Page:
Sunday, 10 June 2012

As I popped out to the shops to pick up a Father's Day card & present, various birthday gifts and something nice for lunch, I listened to Poirot's Early Cases through my comfy over-the-ear headphones.  And a surprising fact came to light.  Apparently Inspector Japp is an ardent botanist.

Yes, really!

Who'd have thunk it?  No I, that's for sure.  Not even if I had an unlimited number of monkeys with an unlimited number of typewriters.  And that includes if they'd managed to get the spools put in correctly.
Which isn't easy, especially for monkeys.

It was like finding out that your favourite teacher was a secret morris dancer.  Or a cross dresser.  Not sure which would be worse.  Anyway, it goes on to say he enthusiastically quotes lengthy Latin names with a dubious accent.  Gawd love 'im.

Anemone Japonica, says I

Just watching a MSW I've only seen once before.  Shocker!  Set in the offices of the San Francisco Union newspaper, owned by an overbearing Australian publishing millionaire.  Towards the end of the episode he mentions that he's just bought a satellite TV station.  Ring any bells?  It reminded me of the one based at a TV studio where they were filming 'Buds' - a sitcom about a group of friends living in New York who hang out at a coffee shop.  I wonder where they get their inspiration from...?


Anyways back to 'Dear Deadly' in San Fran.  Love the fact that someone faxes - FAXES - hate mail!  It was only the nineties, but it seems like a million years ago... *sighs*  The scary boot camp lady from Private Benjamin, Eileen Brennan, is the unfortunate victim in this episode.  There's a suitably confusing plot involving a hearing aid, a homeless man and a diamond ring.  There's also a carbon paper clue.  Not from them pesky monkeys, you'll be pleased to hear.

Six degrees of Angela Lansbury fact: Ms Brennan also appears in the almost-good Murder by Death, a ridiculous spoof of detective fiction.  Its star studded cast does the best it can with a creaky, plodding script, but ultimately it's all a bit of an unfunny mess.  Even the darling David Niven can't save it.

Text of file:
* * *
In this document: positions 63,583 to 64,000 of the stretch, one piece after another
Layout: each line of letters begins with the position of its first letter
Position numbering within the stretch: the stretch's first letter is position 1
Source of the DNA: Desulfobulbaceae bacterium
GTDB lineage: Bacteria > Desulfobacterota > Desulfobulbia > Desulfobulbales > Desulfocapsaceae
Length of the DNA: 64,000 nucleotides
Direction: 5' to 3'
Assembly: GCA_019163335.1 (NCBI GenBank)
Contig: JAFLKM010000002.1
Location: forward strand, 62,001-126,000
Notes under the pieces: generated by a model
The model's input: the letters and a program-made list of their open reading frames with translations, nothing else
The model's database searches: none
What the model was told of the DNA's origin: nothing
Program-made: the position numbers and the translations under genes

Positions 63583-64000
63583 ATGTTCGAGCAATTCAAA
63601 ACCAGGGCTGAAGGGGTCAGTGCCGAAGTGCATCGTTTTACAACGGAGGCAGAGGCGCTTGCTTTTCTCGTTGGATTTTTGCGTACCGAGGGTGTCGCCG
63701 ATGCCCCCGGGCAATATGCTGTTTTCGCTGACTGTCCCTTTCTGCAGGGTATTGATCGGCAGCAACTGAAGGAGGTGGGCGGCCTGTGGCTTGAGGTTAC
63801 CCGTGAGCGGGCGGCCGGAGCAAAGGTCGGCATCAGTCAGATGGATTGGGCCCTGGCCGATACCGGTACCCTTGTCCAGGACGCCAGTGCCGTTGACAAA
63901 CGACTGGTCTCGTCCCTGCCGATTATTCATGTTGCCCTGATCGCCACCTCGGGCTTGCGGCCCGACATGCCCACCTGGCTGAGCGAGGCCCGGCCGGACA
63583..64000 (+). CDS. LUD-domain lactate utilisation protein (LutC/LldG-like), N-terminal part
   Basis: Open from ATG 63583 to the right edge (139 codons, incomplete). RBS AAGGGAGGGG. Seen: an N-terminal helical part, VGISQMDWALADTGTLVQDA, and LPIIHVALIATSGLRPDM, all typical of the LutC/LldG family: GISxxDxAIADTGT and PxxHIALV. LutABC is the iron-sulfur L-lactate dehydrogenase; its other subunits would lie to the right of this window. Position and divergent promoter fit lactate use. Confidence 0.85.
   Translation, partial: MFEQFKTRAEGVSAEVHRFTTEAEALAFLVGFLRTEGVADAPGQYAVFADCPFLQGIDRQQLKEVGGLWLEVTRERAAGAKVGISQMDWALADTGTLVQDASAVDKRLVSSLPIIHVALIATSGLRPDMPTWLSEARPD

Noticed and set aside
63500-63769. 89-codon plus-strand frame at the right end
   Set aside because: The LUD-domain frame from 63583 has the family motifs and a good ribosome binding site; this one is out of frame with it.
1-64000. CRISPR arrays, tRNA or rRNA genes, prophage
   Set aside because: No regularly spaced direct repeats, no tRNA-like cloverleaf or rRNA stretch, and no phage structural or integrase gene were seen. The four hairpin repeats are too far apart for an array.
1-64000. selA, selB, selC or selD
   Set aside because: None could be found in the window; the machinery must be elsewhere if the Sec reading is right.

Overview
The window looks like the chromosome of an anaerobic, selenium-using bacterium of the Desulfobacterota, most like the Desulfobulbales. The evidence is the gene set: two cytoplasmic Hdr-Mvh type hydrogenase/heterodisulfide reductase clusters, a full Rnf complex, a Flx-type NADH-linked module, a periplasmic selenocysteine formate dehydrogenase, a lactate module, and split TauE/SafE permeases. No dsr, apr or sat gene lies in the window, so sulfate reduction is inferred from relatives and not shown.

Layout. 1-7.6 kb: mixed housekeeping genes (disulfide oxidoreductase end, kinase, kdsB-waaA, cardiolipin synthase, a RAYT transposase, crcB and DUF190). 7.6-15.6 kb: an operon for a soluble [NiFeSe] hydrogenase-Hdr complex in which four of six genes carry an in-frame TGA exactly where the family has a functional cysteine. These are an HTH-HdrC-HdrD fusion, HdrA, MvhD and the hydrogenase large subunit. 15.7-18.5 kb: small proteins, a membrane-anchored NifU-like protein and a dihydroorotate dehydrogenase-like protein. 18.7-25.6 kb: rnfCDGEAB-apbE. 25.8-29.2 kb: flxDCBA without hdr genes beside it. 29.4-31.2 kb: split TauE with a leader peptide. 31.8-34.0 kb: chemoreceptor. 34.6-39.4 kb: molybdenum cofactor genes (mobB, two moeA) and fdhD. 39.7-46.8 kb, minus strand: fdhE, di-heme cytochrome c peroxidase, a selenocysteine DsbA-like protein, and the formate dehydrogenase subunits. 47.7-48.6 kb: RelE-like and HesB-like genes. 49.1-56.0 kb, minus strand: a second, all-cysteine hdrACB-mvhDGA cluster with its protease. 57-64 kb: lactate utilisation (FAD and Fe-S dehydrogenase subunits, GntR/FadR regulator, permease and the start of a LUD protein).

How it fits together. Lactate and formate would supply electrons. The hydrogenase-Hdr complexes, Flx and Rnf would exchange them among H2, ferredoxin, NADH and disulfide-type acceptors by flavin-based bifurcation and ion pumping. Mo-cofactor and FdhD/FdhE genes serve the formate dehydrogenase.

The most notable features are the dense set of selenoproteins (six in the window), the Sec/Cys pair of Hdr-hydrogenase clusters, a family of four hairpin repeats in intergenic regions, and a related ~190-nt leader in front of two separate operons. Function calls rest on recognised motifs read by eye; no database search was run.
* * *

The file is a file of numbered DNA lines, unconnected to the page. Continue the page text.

Ooh, that's weird.  The bloke from the co-op ads that loves his wife so much has turned up pretending to be disturbed cousin Jim on an episode of Rosemary & Thyme.  Pity I won't find out what it's all about as I can't stand R&T and their preference for dreary-coloured baggy linen outfits.

Saturday, 9 June 2012

Oh deary me.

Am feeling a bit worse for wear today after meeting up with a friend for dinner last night.  We somehow managed to work our way through a bottle of white wine before we'd even ordered our food.  It was a really fun evening though, talking about her recent wedding (such a brilliant day), their honeymoon (including a menu of pillows and their own butler!) and whether you need to convince your parents you're grown-up enough to look after a dog when you're in your mid thirties!

I woke up this morning at 6am after a shockingly bad night's kip but couldn't get back to sleep.  So I put the audiobook version of Paul Temple and the Sullivan Mystery on, downed a couple of paracetamol and lay there with a cold wet flannel on my forehead.

There's nothing quite so soothing as Crawford Logan and Gerda Stevenson's dulcet tones, and some of the stuff they come out with is hilarious.  They asked Mr Schreider 'would you join us in a cocktail' like they're doing a turn as Dita von Teese.